"Fuzzman is ready to eat."
"I'm going to put The Fuzz out in the paddock."
"Fuzzy is hanging out with The Don (the rooster)"
"I'm going to hang out with Fuzzy Punch."
How can you not smile as you say these routine things?
Fuzzy Punch hanging out at the Germantown Charity Horse Show (Germantown, TN)
Fuzzy is a 19 year old thoroughbred, and he is also a tall guy checking in at 17.3 hands. Fuzzy and his mom met eat other in 1995 when he was four years old. Fuzzy's previous owners sold him to the owner of the barn where she road after his racing career did not take off as hoped. Fuzzy was started in the hunters with her trainer ultimately hoping he would have a career in the jumper ring. Fuzzy was a gentle giant, definitely not the stereotype of the hot thoroughbred off the track, so the trainer allowed his mom to ride and school him some for her.
His mom had recently outgrown her horse and was looking for a new partner to move up to the Children's Hunters with. She and Fuzzy clicked right away when she started riding him for her trainer. A few months after she had been riding him her Dad came to the barn and saw her riding the handsome gelding that she had been talking so much about. Her Dad became as smitten with Fuzzy as she was and Fuzzy soon became a family member.
Fuzzy says "why is there a teeter totter in here?" Because two fainting goats like to play on it Fuzzy.
They started off showing on the local Alabama circuit in the 2'6" classes while Fuzzy learned the ropes, and soon they moved up to the A shows and the 3' division. She showed Fuzzy in the Children's Hunters, and then when she aged out of the juniors in the Adult Hunters.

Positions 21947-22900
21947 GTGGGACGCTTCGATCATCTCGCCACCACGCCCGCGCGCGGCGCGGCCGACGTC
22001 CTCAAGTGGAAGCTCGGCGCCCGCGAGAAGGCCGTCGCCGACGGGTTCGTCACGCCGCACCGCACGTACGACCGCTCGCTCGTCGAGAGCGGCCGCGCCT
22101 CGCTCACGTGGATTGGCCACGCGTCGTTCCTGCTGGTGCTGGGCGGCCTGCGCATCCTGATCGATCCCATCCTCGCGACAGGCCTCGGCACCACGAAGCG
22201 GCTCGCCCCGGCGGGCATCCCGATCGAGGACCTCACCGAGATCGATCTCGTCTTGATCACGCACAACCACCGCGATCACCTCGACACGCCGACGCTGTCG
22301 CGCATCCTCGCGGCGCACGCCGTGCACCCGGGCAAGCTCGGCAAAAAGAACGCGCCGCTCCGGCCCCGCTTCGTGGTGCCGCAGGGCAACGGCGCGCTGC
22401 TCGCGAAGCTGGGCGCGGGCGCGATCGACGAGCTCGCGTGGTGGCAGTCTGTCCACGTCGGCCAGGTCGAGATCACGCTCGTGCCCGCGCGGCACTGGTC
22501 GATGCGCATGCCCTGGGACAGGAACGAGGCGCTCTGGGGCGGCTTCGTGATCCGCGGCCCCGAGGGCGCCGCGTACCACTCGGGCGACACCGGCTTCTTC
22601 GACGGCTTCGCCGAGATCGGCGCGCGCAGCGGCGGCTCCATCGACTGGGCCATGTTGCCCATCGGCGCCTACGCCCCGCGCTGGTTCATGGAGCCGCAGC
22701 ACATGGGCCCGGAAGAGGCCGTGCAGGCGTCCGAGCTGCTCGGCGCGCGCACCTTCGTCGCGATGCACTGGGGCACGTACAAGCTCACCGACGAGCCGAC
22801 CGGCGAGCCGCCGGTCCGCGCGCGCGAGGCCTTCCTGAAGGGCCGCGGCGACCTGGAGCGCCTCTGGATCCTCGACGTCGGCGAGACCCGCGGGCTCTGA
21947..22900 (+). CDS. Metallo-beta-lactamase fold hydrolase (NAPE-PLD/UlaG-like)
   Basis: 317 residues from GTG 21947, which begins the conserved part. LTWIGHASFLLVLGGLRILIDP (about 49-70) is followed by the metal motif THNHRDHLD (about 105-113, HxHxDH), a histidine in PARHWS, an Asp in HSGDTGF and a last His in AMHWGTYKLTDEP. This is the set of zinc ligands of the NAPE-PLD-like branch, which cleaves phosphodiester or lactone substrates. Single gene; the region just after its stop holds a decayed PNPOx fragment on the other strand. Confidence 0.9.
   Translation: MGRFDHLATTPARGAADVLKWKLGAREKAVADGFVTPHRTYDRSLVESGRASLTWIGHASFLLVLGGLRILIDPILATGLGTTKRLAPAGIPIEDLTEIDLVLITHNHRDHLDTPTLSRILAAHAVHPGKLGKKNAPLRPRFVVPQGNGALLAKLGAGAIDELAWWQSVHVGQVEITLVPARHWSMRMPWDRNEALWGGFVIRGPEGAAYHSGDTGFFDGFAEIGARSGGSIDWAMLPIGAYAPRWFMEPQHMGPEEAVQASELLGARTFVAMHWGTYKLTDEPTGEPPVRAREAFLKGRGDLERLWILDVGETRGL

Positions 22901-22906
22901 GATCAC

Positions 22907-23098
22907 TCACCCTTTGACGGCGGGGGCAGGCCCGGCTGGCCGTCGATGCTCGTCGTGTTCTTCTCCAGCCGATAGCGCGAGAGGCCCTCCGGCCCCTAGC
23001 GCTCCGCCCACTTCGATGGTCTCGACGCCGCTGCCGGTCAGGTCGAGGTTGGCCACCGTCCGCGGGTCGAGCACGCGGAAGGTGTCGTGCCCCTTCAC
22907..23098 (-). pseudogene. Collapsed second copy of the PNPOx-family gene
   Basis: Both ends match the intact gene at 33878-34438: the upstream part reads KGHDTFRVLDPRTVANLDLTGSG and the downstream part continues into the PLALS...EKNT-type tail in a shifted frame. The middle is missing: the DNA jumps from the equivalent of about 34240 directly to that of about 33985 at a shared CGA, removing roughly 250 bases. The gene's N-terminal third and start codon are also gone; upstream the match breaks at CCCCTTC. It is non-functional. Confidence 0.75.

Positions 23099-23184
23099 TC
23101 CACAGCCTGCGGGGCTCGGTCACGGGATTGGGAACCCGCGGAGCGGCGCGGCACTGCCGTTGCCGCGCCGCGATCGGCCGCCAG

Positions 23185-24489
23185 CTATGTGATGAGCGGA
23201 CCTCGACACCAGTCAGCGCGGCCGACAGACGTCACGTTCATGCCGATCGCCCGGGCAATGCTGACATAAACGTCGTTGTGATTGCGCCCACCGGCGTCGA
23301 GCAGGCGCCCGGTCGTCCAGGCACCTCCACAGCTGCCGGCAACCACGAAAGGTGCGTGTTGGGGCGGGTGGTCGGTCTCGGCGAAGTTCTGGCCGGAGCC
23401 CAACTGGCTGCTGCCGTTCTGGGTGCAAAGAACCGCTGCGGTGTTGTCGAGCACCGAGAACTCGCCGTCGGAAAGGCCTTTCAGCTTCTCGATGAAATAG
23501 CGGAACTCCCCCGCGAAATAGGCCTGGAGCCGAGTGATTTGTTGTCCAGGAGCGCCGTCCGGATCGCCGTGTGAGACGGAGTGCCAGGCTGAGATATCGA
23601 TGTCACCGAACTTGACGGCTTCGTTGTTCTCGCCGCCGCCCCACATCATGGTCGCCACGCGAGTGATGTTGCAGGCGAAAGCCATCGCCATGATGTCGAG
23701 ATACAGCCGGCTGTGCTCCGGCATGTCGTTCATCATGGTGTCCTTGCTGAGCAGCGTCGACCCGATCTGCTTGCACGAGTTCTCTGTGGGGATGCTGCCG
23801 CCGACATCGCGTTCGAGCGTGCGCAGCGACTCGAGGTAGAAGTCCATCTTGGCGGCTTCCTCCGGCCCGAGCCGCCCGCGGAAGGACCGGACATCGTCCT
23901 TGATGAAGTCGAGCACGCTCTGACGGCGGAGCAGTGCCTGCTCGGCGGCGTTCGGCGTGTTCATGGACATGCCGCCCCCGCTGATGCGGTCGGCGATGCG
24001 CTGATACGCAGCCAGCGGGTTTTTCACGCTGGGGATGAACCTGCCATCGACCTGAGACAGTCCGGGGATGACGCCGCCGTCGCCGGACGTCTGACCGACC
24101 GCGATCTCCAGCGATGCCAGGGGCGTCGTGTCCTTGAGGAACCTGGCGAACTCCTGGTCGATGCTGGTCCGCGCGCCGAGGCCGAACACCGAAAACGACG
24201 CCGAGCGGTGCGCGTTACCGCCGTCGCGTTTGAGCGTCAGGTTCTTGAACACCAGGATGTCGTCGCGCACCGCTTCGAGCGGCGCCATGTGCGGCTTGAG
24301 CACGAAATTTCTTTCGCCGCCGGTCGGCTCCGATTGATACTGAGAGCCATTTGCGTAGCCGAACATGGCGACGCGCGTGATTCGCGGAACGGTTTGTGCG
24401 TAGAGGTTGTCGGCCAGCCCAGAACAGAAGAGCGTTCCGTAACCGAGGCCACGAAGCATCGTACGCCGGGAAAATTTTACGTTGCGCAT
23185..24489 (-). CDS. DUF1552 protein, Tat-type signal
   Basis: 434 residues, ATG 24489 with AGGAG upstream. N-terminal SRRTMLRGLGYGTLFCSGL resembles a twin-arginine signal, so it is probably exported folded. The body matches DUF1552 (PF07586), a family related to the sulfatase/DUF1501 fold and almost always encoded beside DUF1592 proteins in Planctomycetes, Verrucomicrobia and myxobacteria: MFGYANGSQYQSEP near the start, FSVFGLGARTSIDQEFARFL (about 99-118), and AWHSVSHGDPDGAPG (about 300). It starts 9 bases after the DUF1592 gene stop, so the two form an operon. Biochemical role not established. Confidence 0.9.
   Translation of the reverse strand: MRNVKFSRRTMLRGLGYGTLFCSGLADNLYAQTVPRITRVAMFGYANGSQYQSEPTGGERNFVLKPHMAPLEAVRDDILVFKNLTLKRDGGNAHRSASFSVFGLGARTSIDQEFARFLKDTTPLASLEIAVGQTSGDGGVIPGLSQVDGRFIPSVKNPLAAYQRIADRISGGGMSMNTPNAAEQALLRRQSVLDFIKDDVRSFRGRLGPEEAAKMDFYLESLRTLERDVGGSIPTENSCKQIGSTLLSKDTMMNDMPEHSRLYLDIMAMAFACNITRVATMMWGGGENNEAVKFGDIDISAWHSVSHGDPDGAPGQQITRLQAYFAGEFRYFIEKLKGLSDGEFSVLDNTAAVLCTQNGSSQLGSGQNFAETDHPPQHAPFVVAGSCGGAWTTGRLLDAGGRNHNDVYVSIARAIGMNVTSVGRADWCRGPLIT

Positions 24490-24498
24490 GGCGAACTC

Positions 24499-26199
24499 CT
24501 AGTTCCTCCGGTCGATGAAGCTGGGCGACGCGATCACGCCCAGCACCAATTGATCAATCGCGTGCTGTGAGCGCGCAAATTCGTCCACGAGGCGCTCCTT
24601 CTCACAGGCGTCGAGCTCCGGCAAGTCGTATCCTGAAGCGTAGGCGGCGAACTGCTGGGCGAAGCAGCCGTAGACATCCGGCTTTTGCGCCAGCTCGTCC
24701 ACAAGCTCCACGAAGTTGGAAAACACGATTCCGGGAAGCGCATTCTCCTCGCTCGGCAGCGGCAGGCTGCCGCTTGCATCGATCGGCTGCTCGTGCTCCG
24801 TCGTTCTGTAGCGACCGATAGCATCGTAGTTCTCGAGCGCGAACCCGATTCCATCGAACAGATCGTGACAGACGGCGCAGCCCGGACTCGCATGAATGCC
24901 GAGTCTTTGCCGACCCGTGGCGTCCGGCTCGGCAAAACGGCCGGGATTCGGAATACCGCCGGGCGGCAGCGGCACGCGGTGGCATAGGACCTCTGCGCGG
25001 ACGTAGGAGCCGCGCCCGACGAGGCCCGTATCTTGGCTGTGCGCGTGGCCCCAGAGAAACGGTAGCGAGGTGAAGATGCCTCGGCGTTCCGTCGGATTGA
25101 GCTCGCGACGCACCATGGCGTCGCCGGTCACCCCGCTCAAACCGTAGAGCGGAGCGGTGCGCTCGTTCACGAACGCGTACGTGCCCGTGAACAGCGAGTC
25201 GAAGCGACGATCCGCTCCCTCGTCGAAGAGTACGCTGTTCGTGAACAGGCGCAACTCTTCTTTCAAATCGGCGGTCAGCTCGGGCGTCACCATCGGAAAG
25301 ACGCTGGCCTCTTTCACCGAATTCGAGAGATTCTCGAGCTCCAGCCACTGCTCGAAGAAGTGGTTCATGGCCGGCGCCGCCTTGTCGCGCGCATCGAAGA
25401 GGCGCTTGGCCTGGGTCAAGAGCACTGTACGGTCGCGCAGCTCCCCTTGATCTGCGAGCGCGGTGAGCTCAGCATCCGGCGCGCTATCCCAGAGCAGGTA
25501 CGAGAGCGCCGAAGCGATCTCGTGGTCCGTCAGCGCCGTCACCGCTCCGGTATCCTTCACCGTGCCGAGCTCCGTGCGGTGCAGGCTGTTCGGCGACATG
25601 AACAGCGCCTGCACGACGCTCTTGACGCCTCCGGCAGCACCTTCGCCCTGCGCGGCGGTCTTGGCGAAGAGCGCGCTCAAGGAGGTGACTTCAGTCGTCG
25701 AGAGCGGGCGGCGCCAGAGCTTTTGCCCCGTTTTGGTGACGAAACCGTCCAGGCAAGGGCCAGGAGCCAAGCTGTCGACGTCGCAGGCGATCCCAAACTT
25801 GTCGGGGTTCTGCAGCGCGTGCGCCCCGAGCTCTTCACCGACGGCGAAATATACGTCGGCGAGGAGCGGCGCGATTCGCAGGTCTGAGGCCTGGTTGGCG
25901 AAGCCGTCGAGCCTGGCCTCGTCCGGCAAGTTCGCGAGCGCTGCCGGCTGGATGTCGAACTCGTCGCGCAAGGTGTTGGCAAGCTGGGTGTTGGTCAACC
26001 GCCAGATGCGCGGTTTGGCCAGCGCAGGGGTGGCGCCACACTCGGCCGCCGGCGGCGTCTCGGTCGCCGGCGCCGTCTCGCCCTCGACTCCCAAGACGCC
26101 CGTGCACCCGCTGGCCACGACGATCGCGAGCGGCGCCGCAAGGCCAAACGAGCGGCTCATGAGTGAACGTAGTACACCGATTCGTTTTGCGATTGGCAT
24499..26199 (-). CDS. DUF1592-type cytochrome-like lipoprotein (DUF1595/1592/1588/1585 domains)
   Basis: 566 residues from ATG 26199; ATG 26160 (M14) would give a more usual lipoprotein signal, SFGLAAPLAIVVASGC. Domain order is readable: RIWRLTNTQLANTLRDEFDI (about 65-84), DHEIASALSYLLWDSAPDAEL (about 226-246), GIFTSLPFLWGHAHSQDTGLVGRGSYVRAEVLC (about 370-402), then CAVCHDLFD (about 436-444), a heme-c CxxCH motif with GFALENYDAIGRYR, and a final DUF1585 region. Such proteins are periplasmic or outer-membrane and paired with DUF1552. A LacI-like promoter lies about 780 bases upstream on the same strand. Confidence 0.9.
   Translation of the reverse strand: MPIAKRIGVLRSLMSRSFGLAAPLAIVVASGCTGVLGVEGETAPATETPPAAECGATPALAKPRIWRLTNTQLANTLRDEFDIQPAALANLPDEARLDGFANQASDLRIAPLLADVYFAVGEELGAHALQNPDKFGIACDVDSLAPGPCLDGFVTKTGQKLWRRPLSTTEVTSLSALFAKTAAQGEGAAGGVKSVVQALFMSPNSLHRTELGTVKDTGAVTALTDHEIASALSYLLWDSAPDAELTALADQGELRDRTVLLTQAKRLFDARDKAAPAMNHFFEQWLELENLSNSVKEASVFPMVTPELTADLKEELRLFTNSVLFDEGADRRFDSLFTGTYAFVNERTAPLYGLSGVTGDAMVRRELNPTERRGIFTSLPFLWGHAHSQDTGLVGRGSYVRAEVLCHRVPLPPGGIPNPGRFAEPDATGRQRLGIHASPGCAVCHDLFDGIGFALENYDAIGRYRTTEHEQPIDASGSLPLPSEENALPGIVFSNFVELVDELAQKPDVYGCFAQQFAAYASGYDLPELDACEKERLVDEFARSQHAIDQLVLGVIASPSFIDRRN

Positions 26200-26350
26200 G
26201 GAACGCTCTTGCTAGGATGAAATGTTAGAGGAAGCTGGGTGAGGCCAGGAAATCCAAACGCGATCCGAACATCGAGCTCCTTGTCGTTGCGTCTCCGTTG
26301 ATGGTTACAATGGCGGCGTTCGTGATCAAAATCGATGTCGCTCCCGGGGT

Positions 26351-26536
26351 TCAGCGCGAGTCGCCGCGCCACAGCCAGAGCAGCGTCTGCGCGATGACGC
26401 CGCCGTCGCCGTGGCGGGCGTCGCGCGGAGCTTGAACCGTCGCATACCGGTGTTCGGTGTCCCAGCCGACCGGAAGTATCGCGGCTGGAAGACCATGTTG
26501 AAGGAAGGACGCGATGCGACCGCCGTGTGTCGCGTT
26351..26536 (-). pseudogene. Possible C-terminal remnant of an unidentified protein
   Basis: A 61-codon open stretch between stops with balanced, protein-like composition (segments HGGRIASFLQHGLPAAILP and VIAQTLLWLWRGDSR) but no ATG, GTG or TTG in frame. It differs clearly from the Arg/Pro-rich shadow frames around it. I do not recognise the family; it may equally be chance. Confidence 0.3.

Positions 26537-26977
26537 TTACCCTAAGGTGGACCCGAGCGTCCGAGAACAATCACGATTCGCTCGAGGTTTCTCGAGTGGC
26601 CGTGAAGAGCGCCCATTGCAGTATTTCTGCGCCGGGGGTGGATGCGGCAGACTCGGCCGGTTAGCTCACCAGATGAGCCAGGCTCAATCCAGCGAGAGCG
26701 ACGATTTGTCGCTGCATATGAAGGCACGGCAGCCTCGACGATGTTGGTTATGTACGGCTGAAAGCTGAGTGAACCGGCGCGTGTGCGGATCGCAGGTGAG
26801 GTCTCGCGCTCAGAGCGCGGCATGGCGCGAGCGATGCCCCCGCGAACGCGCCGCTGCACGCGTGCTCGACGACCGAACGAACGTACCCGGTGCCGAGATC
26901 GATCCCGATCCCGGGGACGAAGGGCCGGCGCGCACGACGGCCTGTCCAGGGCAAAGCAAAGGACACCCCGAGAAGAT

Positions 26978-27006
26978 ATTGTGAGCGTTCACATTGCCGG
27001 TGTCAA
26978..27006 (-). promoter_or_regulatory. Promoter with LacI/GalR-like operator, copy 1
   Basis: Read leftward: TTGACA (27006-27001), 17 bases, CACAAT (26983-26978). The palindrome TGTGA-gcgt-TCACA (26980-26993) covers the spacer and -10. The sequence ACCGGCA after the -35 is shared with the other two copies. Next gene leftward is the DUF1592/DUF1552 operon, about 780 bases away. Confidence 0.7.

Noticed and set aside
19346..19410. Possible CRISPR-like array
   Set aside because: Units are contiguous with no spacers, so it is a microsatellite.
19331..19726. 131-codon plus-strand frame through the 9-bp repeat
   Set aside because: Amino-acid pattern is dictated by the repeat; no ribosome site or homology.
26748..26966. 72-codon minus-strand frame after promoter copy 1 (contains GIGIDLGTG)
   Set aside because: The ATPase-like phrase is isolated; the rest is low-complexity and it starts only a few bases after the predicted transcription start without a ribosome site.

At their first A show together at Brownland Farm (Franklin, TN), she and Fuzzy were both really exhausted by their last class on the last day. Their last line of the show was an in and out, and Fuzzy was tired and his mom said she had no leg left. Somehow 17.3 hand Fuzzy managed to add a stride, he came to a near halt and then they crashed through the last fence. She said everyone around the ring went completely silent until they realized that she and Fuzzy were perfectly ok. And that was when she learned that no matter what happened, Fuzzy would always get her safely to the other side of the fence. And he always did.
Another funny Fuzzy story happened when they were showing a few years later at the International Horse Park in Conyers, Georgia. Fuzzy's owner and her mom had been ringside cheering on some other riders from their barn, and when they returned to Fuzzy's stall they were greeted with horrible screaming noises and Fuzzy making a racket. Somehow all the other horses on his row had ended up being gone either showing, getting groomed, etc. and he was the only one left. Fuzzy did not take this well. Apparently he did so much damage to his stall the horse park made them replace the stall. So somewhere in Conyers there is a stall with Fuzzy's name on it!
Fuzzy is a true family member as he also took his mom's sister-in-law from the long stirrup division to the 3' ring. She said her trainer described Fuzzy as making you learn how to ride with "all 4 corners," meaning both legs and both hands all the time. I asked his mom how she would sum up with Fuzzy and this is what she told me:
"Fuzzy is one of the good ones that turns lucky people like me and my sister-in-law into avid horse lovers. He is the kind of horse that you compare every horse you ride to him for the rest of your life. That's why I could never sell him and had to make sure he had the best life possible because he contributed so much to my happiness."
What a wonderful horse!
Fuzzy and Bella the dog hanging out and enjoying some down time